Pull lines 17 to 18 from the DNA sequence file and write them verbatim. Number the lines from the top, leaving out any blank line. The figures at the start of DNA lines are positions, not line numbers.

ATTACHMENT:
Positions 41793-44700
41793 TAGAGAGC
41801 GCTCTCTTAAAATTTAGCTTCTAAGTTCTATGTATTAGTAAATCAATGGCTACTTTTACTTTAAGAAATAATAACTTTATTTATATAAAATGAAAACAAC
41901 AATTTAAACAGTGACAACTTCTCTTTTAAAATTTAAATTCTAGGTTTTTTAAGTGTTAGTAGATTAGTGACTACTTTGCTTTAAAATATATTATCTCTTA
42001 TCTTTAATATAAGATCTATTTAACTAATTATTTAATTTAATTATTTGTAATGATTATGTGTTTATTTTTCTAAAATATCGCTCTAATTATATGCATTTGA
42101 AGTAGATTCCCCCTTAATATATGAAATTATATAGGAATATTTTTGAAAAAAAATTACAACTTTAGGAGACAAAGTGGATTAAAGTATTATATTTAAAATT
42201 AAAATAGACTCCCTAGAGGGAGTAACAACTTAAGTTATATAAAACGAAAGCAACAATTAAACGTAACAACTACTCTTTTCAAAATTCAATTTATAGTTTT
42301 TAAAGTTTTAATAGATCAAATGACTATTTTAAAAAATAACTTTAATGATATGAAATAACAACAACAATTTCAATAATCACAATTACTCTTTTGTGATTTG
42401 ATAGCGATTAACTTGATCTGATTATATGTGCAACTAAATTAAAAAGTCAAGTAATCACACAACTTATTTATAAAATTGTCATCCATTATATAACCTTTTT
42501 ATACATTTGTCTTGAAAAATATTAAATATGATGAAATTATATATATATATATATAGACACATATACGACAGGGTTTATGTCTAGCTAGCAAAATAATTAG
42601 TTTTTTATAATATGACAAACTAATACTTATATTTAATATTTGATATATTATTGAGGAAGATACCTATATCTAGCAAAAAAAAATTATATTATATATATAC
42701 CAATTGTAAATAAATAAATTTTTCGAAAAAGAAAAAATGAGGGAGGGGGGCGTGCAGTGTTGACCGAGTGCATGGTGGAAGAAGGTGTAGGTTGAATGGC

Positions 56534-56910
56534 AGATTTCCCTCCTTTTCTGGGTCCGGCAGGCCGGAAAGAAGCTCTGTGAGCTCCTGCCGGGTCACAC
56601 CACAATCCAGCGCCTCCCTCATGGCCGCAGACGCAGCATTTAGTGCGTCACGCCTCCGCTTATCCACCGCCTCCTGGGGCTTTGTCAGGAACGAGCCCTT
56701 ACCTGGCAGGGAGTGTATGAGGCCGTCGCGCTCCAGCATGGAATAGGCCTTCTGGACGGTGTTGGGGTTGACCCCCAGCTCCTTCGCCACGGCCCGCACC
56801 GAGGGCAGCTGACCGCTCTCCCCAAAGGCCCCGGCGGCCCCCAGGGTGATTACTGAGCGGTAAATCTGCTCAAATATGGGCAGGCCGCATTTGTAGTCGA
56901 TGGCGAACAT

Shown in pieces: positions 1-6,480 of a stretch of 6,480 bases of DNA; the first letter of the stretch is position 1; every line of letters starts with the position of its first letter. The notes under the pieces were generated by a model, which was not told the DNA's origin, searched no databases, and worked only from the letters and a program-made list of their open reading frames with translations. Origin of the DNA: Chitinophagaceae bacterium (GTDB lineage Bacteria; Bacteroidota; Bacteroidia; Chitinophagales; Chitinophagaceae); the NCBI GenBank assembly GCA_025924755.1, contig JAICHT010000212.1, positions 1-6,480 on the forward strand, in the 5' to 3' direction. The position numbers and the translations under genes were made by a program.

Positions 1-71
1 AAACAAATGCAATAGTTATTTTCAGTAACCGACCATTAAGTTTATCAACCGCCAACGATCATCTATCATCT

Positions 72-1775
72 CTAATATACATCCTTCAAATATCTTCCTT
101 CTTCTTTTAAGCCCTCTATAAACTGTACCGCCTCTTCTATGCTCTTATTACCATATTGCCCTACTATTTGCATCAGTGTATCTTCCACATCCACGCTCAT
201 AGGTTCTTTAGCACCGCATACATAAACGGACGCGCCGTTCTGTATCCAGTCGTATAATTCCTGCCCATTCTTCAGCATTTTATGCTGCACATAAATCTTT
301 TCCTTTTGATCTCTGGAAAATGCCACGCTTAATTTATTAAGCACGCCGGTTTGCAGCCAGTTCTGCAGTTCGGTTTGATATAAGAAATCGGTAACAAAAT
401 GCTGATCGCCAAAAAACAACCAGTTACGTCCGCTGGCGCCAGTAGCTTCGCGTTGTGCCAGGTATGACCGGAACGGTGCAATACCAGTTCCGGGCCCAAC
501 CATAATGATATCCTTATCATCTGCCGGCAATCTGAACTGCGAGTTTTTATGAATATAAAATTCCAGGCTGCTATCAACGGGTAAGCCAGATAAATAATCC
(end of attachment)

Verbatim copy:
56801 GAGGGCAGCTGACCGCTCTCCCCAAAGGCCCCGGCGGCCCCCAGGGTGATTACTGAGCGGTAAATCTGCTCAAATATGGGCAGGCCGCATTTGTAGTCGA
56901 TGGCGAACAT